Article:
GEHAD EL HADDAD, Freedom and Justice Party: These checks and balances are a good way forward, not the perfect way that our generation or even our creed as revolutionaries wanted, but certainly a step in the right direction, and a big step at that.
MARGARET WARNER: Gehad El Haddad is a senior adviser to the Muslim Brotherhood’s political arm, the Freedom and Justice Party.
GEHAD EL HADDAD: The president doesn’t have most of the powers that he had in the 1971 constitution. The president actually got stripped from about 60 percent to 70 percent of his powers.
All of the powers that he has are put under checks and balances from the parliament of both houses.
SAMER SHEHATA, Georgetown University: It would be unfair to say that this constitution establishes the possibility of dictatorship or anything approaching the authoritarianism of the Mubarak regime.
MARGARET WARNER: Samer Shehata is a professor of Arab politics at Georgetown University.
SAMER SHEHATA: There were articles in the old constitution which made — which didn’t limit presidential terms, and Mr. Mubarak was, essentially, president for life, 29-and-a-half years.
This constitution reduces term length from six years to four years, and stipulates that the president can only be reelected once, two-term limits.
MARGARET WARNER: Opponents also charge the proposed constitution lays a foundation to impose stricter Islamic law over a country with many strains of Islamic thought, from secular to severely religious, and a 10 percent minority of Coptic Christians.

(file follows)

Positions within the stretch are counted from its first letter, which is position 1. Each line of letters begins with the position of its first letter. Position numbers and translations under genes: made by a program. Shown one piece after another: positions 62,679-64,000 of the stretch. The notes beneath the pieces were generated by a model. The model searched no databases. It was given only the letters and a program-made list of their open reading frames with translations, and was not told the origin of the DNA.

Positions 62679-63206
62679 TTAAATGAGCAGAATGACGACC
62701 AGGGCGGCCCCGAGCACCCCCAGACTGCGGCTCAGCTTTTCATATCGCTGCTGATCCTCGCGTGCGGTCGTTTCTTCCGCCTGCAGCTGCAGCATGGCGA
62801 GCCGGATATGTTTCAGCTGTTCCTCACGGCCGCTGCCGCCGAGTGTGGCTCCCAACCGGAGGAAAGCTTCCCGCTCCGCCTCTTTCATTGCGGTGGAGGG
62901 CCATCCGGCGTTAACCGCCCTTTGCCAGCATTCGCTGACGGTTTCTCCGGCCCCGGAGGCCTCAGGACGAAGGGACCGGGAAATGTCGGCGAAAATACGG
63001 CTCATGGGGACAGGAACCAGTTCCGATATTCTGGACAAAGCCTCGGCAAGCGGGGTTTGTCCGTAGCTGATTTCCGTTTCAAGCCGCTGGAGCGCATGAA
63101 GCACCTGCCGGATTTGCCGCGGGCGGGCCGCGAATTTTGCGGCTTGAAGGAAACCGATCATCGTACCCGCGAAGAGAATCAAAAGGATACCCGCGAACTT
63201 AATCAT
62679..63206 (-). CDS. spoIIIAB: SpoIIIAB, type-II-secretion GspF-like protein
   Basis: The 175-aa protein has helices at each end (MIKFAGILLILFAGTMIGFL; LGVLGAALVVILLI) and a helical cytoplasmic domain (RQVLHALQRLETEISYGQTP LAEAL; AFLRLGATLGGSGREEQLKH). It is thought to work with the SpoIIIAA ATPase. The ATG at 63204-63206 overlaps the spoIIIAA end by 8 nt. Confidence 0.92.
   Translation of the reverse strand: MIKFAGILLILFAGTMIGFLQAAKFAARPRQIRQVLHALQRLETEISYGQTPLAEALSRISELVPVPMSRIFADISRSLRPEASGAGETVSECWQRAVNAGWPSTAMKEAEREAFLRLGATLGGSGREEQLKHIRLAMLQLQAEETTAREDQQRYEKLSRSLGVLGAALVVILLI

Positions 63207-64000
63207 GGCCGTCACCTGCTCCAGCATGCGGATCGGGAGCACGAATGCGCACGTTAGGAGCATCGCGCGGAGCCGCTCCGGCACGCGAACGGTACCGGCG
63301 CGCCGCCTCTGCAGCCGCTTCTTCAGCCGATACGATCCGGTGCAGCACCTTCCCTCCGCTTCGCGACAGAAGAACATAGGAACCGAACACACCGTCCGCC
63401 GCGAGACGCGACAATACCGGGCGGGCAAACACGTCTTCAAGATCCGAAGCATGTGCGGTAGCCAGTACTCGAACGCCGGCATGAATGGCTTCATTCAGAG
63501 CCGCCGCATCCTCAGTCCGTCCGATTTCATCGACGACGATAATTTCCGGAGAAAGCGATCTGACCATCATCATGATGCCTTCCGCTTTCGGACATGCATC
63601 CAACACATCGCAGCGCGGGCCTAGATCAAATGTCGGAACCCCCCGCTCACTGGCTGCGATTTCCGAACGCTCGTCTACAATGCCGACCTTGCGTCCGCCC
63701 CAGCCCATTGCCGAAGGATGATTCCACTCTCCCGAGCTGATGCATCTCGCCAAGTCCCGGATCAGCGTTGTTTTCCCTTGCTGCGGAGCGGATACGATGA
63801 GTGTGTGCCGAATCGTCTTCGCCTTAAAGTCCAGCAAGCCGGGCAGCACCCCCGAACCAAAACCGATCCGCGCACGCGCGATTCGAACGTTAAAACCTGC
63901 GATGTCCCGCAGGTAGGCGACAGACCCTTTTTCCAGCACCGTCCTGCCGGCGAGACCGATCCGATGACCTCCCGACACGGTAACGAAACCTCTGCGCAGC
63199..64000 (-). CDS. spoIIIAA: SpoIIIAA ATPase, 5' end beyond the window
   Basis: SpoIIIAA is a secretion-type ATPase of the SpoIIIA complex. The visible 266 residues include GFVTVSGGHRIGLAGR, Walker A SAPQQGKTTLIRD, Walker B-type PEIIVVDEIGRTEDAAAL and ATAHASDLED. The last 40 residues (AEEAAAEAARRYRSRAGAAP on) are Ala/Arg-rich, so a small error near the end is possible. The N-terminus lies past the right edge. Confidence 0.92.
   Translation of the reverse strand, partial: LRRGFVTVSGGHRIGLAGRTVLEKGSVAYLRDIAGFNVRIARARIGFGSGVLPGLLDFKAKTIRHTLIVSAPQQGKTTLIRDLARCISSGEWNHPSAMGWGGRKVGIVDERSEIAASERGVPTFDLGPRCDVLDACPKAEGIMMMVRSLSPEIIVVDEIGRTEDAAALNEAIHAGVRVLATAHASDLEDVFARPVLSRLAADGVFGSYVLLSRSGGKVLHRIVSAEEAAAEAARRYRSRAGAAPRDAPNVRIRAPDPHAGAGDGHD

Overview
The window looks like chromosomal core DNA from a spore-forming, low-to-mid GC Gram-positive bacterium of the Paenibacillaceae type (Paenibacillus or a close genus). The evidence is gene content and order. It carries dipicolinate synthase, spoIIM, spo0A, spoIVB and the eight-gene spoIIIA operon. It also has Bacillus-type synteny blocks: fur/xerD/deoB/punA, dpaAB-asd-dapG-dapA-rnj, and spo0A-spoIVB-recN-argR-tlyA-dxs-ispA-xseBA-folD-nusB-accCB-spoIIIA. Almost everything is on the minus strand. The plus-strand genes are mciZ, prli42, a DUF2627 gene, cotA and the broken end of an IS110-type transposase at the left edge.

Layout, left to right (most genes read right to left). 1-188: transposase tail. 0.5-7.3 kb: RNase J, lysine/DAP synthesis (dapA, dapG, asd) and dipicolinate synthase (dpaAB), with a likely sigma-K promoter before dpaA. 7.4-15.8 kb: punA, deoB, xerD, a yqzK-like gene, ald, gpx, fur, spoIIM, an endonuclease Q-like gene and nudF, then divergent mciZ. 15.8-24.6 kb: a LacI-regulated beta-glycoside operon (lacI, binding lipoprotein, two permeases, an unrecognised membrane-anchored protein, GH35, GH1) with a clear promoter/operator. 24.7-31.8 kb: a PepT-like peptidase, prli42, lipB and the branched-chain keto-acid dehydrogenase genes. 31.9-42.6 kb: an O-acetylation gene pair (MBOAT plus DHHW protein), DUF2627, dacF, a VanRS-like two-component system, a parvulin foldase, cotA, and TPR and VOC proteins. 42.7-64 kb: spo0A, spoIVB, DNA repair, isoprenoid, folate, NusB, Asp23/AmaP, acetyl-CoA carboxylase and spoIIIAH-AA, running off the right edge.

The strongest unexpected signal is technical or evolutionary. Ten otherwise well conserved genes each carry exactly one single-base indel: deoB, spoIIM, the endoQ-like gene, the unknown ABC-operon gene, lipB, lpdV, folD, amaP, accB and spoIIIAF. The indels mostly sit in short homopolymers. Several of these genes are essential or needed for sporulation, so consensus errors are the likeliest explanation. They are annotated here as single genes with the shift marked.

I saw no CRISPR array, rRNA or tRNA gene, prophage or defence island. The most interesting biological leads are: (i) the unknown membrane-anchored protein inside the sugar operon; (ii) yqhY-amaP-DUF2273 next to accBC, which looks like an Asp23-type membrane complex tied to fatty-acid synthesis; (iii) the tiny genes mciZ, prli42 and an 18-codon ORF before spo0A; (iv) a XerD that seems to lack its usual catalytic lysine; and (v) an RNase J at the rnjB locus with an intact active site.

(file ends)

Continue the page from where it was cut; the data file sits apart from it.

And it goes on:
Morsi supporters have in fact been chanting “Bread, freedom and Sharia” at rallies, and this Morsi backer in Alexandria seemed to have that expectation.
SAID KASSEM, Egypt (through translator): I support the president, and I think that opponents fear the growth of the Islamic political current. They know that if the people vote yes, the Islamic constitution will rule for a long time, and that will affect the lives of the opponents of the president.
MARGARET WARNER: It’s a prospect that deeply alarms many more liberal-minded Egyptians.
MAN (through translator): The Brotherhood are here to occupy the country. We will not let them. We don’t need them to teach us what Islam is all about. We are much better Muslims than they are, and at least we aren’t hypocrites.
MARGARET WARNER: Samer Shehata says there are reasons for concern, especially in the role it gives clerics at a leading Islamic university in determining whether a piece of legislation contracts Sharia.
SAMER SHEHATA: Certainly, it emboldens the idea that Islam should play a larger role in politics and also in the social code and in law.
I think everyone in Egypt and anywhere else would say, yes, the Sharia means social justice, it means equality, it means fairness. That’s what my grandmother’s interpretation of the Sharia is.